Vespere promittunt multi quod mane recusant.
Many make promises in the evening which they reject in the morning.
(pron = WES-per-eh proh-MIT-toont MOOL-tee kwod MAH-neh reh-KOO-sahnt)
Comment: “It seemed like such a good idea last night.” Sometimes that
sentiment might be the product of the obvious—chemical influence—drugs or
alcohol. Or it might be the product of clarity. This proverb really can cut
two different ways. And it all depends on what “evening” means to us. I note
that the proverb does not conclude which side of the promise making was wise
and which was foolish—only that day and night bring different attitudes about
The popular interpretation will be that evening brings darkness, and darkness
implies all kinds of evil indulgence and influence. Hence, night time is when
people drink and drug and make bad decisions in the midst of drug induced
stupor. And, there are plenty of willing testimonials to back up this
There are mystical traditions, however, which see darkness, especially darkness
that borders on daylight—like dawn and dusk—as magical times, powerful times of
clarity which allow the individual to really see him/herself, to gain real
clarity about life, relationships and choices. What daylight brings, then, are
all the influences that interfere with such clarity. In these mystical
traditions, dawn and dusk become places of very important reflection and
meditation—the places to make good decisions, the places out of which we live
when the conflict of daytime arrives and makes us doubt.
I suspect that most of us have had these moments in the dark—when, alone with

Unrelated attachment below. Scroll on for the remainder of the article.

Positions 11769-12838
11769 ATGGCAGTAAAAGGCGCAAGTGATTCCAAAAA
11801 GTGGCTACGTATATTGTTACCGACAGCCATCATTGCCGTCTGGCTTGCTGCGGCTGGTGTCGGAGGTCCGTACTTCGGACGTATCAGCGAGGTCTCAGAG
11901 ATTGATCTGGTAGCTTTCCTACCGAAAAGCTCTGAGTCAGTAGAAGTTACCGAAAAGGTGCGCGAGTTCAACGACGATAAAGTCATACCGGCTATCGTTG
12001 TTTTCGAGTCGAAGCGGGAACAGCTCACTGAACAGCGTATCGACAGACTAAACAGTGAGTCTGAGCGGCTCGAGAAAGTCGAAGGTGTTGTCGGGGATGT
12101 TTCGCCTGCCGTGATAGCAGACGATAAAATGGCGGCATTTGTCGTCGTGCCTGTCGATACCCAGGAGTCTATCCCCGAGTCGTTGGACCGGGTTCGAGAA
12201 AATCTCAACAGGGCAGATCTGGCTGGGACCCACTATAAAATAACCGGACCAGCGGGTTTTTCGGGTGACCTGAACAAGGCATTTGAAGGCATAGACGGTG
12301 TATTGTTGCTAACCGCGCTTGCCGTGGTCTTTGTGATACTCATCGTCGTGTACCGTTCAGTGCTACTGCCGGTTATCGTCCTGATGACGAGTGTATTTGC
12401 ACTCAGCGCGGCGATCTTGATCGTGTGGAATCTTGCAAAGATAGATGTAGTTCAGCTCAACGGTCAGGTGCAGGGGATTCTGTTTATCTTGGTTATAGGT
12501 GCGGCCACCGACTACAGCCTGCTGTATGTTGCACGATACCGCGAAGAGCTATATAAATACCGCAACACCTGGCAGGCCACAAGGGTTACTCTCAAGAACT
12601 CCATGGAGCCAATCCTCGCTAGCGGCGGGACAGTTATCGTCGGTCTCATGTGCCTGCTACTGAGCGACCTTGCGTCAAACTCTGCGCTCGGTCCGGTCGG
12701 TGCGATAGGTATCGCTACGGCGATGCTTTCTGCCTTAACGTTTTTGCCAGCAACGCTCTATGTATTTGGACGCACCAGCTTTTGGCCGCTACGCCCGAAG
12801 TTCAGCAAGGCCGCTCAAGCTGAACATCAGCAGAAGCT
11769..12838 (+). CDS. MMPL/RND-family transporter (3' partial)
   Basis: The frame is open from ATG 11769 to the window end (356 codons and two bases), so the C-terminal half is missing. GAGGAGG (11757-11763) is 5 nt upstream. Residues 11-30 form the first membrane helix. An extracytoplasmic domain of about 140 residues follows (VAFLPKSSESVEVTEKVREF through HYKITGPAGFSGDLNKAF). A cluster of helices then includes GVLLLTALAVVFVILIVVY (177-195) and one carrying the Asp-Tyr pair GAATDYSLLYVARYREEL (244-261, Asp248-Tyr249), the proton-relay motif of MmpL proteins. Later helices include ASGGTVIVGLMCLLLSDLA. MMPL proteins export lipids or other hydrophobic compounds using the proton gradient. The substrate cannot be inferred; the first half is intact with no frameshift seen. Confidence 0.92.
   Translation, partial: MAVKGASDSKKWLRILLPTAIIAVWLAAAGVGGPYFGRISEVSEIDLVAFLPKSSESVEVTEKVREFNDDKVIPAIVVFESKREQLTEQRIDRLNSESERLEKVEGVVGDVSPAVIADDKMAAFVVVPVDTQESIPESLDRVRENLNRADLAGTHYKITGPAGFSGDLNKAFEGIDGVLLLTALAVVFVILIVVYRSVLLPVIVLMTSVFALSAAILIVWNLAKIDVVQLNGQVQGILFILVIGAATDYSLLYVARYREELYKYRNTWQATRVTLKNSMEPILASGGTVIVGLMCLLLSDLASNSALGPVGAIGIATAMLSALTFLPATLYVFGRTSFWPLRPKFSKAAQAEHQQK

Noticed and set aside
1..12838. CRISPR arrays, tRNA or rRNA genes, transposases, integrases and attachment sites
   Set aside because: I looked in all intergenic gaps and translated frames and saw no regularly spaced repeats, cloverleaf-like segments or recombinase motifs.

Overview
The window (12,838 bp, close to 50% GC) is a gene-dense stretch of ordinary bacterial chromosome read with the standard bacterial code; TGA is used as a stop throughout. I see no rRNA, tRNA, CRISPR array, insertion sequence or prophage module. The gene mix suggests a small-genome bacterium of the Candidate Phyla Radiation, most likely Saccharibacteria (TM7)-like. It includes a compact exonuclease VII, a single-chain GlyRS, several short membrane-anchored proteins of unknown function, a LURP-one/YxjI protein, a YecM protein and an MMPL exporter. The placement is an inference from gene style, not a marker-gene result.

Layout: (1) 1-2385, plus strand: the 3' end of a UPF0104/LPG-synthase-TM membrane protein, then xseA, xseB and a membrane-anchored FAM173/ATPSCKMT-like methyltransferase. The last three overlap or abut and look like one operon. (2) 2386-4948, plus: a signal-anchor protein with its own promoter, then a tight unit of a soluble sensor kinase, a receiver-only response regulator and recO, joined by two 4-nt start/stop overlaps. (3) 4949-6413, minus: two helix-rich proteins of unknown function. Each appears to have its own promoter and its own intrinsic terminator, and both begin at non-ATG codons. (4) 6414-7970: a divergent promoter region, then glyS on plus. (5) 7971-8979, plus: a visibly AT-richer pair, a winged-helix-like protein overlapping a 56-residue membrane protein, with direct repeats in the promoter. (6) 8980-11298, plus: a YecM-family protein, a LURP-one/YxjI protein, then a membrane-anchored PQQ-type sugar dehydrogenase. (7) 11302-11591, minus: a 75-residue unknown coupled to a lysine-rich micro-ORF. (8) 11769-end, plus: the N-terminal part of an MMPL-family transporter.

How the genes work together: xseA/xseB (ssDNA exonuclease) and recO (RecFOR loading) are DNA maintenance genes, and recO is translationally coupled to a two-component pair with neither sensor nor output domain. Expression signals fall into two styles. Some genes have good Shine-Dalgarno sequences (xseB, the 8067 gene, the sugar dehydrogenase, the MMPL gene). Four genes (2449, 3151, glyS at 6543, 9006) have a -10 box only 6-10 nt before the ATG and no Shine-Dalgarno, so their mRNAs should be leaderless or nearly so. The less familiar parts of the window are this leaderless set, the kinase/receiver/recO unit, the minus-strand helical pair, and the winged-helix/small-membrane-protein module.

our selves, we, even if for a moment, really hear, really see, really
understand. Later, when daylight comes, when social and other expectations
bear down on us, we doubt what we saw, heard and understood in the quiet, still
of night. Those moments are worth revisiting, and paying attention to.
Occasio aegre offertur, facile amittitur.
(Publilius Syrus, Sententia 449)
(Pron = oh-KAH-see-oh AI-gray ohf-FER-toor FAH-kih-lay ah-MIT-ti-toor)
The right moment comes along rarely and is easily lost.
Comment: There was a television evangelist who was on prime-time religion
broadcasting for many years whose theme was “miracles are coming towards you or
past you every day.” He would say that Publilius has a dim view on the right
moment or opportunity, and how often it presents itself.
I think that while I would not want to make a claim about miracles, and how
often they come flying by, I would also question the negative tone of
Publilius’ sententia. I find that the moments or opportunities that come along
in my life are the ones I am looking for. Let that sink in for a moment. What
are you looking for today? My own experience is that my expectations, hopes,
fears, wishes, needs, etc, tend to define and frame how I will experience the
people and situations around me all day long.
Likewise, if I can acknowledge these “things I am looking for” and gently let
them go, I will still have a day, still be in touch with people and situations,
and each of them becomes the right moment—each as it happens. And each, then,
comes with its own delightful qualities—as they are, to me, as I am.
I will agree with Publilius—such moments can be easily lost. It all depends on
what you are looking for.
(Used with permission)
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